Casado Losada, Isabel (Department of Orthopedics and Trauma-Surgery, Division of Trauma-Surgery, Medical University of Vienna. Ludwig Boltzmann Institute for Traumatology, the Research Center in Cooperation with AUVA. Austrian Cluster for Tissue Regeneration. )


Cell infiltration is essential for the repopulation of dense materials in tissue engineering. During that process, several factors, such as scaffold topography, mechanical properties or porosity play a key role. These acquire special importance when designing the materials to substitute and regenerate articular cartilage. Because of their similar structure and composition, decellularized cartilage scaffolds represent an ideal candidate. Our group previously developed a biomaterial from auricular cartilage, which allowed us to study cell migration [1]. Removing the elastic fibres and depleting the glycosaminoglycans (GAGs) leaves a network of open channels. This process reduces the matrix density, altering their mechanical properties and enhances the elastic fibre removal process. In this study, we aimed to investigate the influence of GAG removal on the mechanical properties and cellular ingrowth on decellularized auricular cartilage scaffolds.
Scaffolds were harvested from bovine ears by punching 8mm diameter discs as described previously [1]. Briefly, scaffolds were cut to a standard thickness and subjected to several freezing-thawing cycles. Afterwards, an enzymatic treatment comprised of pepsin and elastase was used. Because pepsin is the enzyme that removes the GAGs, a concentration series from 0 to 1 mg/mL was used. Elastase, the enzyme that depletes the elastic fibres was maintained constant at a concentration of 0.03 U/mL. First, GAG content was quantified by histology (Alcian blue staining) and blyscan assay. Second, fluorescent-labelled adipose-derived stromal cells (ASCs) and human articular chondrocytes were seeded on the scaffolds and cultured under dynamic conditions for one week. Cell infiltration was monitored by confocal microscopy and immunohistochemistry. Furthermore, the mechanical properties were measured by a stepwise compressive test using a Zwick uniaxial testing machine. The viscosity and elasticity of the samples were further computed using a mathematical model. For comparison of two groups unpaired t-test or Mann–Whitney test was chosen according to distribution.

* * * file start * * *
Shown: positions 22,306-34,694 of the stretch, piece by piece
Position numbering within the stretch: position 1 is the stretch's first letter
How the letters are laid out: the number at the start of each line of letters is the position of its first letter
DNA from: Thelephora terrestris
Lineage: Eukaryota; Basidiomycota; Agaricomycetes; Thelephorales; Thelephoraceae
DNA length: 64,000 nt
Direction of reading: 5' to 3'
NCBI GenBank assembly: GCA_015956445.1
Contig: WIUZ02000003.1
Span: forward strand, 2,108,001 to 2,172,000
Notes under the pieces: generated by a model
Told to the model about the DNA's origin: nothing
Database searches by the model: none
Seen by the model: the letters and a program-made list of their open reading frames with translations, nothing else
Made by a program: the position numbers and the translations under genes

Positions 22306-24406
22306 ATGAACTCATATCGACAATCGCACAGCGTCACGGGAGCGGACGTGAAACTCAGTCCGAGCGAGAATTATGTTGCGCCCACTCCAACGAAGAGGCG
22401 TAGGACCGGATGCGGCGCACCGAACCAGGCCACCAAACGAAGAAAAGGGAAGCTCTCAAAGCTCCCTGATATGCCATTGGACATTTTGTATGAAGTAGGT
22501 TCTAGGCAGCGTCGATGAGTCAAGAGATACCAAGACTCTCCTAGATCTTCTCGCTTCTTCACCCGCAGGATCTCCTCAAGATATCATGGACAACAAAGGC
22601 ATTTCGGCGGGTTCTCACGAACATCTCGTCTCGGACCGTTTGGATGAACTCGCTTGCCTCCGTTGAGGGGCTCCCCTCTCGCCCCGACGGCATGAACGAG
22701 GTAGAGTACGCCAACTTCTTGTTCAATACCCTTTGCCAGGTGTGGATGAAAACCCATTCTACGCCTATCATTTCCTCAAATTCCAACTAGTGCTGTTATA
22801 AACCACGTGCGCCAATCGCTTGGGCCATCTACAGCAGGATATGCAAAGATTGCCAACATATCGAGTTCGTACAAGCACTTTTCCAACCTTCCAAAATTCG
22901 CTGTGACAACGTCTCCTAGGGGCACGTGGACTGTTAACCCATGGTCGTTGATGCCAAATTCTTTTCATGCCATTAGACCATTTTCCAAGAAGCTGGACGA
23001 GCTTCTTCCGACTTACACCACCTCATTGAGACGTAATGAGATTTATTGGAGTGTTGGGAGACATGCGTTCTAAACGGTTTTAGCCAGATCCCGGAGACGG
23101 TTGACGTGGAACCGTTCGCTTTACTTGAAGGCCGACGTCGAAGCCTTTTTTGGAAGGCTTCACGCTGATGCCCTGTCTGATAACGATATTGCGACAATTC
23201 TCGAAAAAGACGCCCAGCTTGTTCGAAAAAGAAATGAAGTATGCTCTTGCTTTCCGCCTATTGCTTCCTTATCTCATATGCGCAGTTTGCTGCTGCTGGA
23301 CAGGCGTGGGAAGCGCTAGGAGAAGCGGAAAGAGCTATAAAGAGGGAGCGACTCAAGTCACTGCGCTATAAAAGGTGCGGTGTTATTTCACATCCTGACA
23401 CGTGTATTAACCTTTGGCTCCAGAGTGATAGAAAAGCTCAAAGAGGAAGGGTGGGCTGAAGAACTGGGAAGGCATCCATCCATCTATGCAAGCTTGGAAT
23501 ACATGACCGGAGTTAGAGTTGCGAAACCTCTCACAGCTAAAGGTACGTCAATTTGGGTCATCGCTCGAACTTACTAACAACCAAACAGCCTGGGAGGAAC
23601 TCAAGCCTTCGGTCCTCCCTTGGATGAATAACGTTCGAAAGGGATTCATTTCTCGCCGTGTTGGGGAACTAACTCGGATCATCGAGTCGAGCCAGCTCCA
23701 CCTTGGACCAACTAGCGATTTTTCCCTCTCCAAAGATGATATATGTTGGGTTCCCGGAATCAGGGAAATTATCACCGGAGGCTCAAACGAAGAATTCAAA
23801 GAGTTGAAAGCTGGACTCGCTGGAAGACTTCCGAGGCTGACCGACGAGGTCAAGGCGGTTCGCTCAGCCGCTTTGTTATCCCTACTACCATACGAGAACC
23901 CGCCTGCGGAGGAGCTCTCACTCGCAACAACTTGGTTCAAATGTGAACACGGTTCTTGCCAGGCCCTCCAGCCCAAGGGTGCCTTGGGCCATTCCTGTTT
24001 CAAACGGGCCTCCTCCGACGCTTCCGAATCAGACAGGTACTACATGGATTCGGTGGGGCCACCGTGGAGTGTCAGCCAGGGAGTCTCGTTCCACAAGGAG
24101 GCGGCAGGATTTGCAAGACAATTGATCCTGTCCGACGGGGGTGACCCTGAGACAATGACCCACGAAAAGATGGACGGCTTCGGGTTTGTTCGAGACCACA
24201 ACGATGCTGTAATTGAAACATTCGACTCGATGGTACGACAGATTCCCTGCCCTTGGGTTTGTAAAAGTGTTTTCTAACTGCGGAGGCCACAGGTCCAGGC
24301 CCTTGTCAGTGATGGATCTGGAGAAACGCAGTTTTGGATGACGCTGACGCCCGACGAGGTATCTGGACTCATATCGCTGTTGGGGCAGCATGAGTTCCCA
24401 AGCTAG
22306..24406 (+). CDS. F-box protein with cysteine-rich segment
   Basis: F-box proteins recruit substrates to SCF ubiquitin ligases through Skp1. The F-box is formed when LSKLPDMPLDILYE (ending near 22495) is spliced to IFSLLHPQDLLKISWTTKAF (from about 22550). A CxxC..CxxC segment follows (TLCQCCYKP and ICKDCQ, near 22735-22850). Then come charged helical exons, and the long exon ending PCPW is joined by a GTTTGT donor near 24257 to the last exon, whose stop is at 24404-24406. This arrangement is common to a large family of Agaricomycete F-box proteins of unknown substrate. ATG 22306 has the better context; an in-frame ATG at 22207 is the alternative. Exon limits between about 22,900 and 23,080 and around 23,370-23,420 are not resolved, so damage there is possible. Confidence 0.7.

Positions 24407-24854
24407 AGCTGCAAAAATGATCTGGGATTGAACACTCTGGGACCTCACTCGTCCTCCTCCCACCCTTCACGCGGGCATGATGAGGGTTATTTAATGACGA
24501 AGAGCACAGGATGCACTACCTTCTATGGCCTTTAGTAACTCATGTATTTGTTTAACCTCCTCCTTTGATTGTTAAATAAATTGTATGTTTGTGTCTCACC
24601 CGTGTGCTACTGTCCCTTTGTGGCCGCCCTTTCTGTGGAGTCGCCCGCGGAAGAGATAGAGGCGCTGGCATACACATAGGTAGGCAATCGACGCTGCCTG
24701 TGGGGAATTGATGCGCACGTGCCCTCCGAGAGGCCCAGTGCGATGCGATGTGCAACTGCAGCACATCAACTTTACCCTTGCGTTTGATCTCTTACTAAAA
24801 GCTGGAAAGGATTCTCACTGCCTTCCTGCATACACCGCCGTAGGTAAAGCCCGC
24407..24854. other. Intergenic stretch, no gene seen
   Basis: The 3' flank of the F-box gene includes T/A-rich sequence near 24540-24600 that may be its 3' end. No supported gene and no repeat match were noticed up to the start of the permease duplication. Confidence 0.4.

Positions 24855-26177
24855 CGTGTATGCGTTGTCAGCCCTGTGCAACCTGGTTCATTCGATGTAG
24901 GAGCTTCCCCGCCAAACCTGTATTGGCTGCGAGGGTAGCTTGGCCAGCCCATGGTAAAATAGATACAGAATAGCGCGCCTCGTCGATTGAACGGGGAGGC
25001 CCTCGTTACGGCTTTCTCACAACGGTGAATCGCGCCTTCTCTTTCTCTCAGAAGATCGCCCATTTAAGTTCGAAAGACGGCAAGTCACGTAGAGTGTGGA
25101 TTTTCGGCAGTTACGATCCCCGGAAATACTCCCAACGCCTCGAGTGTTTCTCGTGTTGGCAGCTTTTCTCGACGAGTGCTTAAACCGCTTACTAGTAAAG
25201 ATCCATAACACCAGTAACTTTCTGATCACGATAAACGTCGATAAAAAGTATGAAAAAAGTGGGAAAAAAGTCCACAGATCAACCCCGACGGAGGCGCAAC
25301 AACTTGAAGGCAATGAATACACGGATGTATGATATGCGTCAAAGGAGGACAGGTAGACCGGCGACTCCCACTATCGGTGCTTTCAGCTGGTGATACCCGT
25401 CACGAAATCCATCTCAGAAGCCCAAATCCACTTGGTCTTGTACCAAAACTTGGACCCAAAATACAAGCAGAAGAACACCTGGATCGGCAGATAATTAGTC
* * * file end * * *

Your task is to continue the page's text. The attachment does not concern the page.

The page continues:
A concentration series of pepsin was used to modify the GAG content, which was inversely correlated. Residual GAG concentration after high and low pepsin concentrations differered significantly (1 mg/mL pepsin: 0.058 0.014 mg/µg vs. 0.2 mg/mL pepsin: 0.15 0.042 mg/µg; p = 0.0022). Cellular infiltration, however, followed the inverse trend. Higher concentrations of pepsin increased cellular infiltration. Nevertheless, even the lowest tested concentration (0.2 mg/mL) maintained adequate levels of cell migration into the open channels. Interestingly, cells were unable to penetrate the scaffolds treated without pepsin, forming a monolayer on the surface. In the slower infiltrating chondrocytes, the effect of matrix treatment was even more visible than for ASCs. Additionally, the mechanical properties followed a similar pattern. Native scaffolds and those treated with 0.2 mg/mL pepsin showed a viscoelastic behaviour and higher stiffness. On the contrary, concentrations above 0.4 mg/mL led to a more viscoplastic and fluid-like behaviour.
Auricular cartilage scaffolds are a suitable tool to study cell infiltration. Pepsin reduces considerably the GAG content, leading to reduced stiffness. Cell migration into the scaffolds is highly dependent on both parameters, which are crucial for scaffold development.
1. S. Nürnberger et al., Acta Biomater. 86, 207–222 (2019)"


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